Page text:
In 2014-15 they were the top two seeds, led by the top two MVP vote getters. They were two contenders on the rise, and met in the conference finals in a clash of the West’s elite. But the Warriors put away the Rockets with ease, winning the series 4-1.
A year later, the Warriors took a step forward, winning 73 games, while the Rockets fell back to the eight seed. They met in the first round, and the result was the same: 4-1 Golden State.
In 2017-18 the Warriors had retooled into an unstoppable force with Kevin Durant, but the Rockets had made a move of their own, acquiring Chris Paul. Houston was a contender, and the top seed in the West. Again they met in the conference finals and, in as dramatic a series as possible, the Warriors won 4-3.
And then last year they met in the semifinals, Houston again with visions of upsetting the dynastic Dubs; but Golden State would win 4-2.
So much has happened for those teams during that timespan. Durant and Paul came and left. Steph Curry and James Harden won MVPs and developed a rivalry, albeit a friendly one. Andre Iguodala and Clint Capela were traded. Russell Westbrook arrived, even if the Warriors have yet to face that iteration of Houston in the playoffs.
And through it all, the Warriors have won all four matchups, accumulating a 16-7 record in the process.
I’m reminded of an outdoor cat I had in high school. I once looked out the window to see her sitting in the grass, tossing an object up in the air and batting at it repeatedly like a boxer with a speed bag. I went out to see what was going on, and found that she’d caught a mole. But rather than killing it to eat, she had simply kept it around for sport. I arrived to find the poor rodent scared stiff, but completely unharmed physically.
She was playing with it. Letting it nearly get away before pawing it back and tossing it in the air. Giving the illusion of a fair fight for what was anything but.
It feels a bit like the Warriors and Rockets. The first meeting was billed as a clash of the new contenders, yet the Warriors made it uncompetitive. The second meeting was salt in the wound.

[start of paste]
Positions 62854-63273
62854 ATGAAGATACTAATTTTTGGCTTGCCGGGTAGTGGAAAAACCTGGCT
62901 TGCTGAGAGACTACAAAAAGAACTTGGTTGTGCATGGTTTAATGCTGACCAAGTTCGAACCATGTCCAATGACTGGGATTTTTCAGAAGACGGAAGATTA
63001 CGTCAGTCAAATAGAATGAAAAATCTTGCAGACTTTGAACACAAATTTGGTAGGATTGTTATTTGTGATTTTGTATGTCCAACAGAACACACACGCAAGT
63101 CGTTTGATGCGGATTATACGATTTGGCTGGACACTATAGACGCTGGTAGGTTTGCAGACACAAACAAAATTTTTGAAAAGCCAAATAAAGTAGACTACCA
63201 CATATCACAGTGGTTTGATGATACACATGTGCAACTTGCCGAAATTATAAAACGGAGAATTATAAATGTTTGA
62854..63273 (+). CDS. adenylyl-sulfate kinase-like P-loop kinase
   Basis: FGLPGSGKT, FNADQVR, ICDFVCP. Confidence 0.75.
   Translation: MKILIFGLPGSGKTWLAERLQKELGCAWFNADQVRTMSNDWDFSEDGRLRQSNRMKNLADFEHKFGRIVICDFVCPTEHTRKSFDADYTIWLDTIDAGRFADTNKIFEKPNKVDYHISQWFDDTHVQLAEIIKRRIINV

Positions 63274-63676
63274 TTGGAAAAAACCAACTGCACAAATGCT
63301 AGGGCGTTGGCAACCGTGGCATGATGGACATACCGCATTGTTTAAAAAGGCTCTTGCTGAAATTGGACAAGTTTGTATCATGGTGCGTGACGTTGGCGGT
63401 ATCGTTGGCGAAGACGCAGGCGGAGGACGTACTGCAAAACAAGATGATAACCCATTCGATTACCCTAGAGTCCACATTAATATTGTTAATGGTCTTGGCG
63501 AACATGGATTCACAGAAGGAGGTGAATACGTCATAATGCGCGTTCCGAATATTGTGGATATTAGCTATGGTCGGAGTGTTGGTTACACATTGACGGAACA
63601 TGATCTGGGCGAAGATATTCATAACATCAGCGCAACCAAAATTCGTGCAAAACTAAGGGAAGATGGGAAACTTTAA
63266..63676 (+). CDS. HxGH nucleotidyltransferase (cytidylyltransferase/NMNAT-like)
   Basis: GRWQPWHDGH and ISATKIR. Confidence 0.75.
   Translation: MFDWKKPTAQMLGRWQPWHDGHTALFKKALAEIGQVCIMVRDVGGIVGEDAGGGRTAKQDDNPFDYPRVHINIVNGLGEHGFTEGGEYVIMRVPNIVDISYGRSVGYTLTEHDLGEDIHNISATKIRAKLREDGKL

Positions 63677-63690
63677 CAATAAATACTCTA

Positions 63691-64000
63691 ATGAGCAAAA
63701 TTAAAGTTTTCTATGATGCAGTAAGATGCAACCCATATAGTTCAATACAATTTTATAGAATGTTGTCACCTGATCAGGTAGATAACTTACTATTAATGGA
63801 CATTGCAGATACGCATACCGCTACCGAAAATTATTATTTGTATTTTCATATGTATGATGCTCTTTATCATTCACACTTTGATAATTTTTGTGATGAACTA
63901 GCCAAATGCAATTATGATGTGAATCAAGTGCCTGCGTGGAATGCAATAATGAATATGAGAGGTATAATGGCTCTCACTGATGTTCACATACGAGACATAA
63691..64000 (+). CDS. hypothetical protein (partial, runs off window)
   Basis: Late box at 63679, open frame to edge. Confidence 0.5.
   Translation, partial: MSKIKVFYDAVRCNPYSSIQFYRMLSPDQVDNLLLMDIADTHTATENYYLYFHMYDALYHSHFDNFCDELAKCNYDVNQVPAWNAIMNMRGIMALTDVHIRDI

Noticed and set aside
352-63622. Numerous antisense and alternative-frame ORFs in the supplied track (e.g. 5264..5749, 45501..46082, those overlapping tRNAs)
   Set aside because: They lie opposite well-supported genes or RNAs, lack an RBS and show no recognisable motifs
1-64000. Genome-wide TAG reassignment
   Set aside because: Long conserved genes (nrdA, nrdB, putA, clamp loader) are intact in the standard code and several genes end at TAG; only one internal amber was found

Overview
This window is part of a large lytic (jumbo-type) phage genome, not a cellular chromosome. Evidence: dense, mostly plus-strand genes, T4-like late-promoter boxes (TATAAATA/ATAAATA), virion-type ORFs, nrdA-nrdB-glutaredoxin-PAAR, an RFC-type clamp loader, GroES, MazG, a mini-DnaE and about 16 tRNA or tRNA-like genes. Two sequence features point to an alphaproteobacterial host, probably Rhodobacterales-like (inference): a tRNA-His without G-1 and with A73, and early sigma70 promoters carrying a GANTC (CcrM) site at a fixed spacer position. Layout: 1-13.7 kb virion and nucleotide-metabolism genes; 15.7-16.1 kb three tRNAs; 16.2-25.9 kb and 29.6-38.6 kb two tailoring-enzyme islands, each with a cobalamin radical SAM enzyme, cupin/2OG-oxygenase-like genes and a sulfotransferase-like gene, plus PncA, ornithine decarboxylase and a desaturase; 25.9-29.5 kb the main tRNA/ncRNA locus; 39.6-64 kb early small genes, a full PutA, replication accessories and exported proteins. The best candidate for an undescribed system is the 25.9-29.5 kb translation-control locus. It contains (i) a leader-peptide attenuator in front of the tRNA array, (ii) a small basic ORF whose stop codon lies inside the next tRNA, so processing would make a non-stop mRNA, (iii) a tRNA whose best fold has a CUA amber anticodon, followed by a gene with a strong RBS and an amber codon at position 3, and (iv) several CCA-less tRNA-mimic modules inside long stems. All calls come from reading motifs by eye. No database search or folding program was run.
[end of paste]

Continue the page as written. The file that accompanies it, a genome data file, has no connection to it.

The third meeting was were the dynamic truly took off. The Rockets took a 3-2 series lead, and needed just one win to dethrone the Warriors and head to the NBA Finals. They jumped out to a 17-point lead after the first quarter of Game 6, in the Warriors own building, silencing the crowd entirely.
Golden State outscored Houston 93-47 in the next three quarters, including 31-9 in the final frame, to win by 29.
The headed back to Texas, the Rockets still needing just one win. They carried a double-digit lead into the locker room at halftime. And then the Warriors won the third quarter 33-15, and won the game by nine.
The fourth meeting again offered the Rockets hope. Though the Warriors led the series 3-2, Durant had suffered an injury and would miss the rest of the series. This was Houston’s chance. After claiming they’d lost the year prior only because of an injury to Paul, they now were presented an opportunity to feast on the damaged Dubs.
They were home for Game 6, and they held Curry scoreless in the first half. But even so the game was only tied. Curry erupted for 33 in the second half, shimmying all over the Toyota Center as a compromised Golden State squad ended the series in enemy territory.
It was ruthless. It was rude.
The matchups have had the emotion of a rivalry. Playing 23 games in the playoffs will do that, and the fire has been stoked by dramatic regular season contests and shots fired between players, coaches, and even front offices.
But is it a rivalry? Can you consider a team a rival if they’ve never beaten you? Or are the Rockets just the mole to the Warriors cat — futilely running away, under the impression that they might succeed, nearing the escape with wide eyes, not realizing that they never had a chance?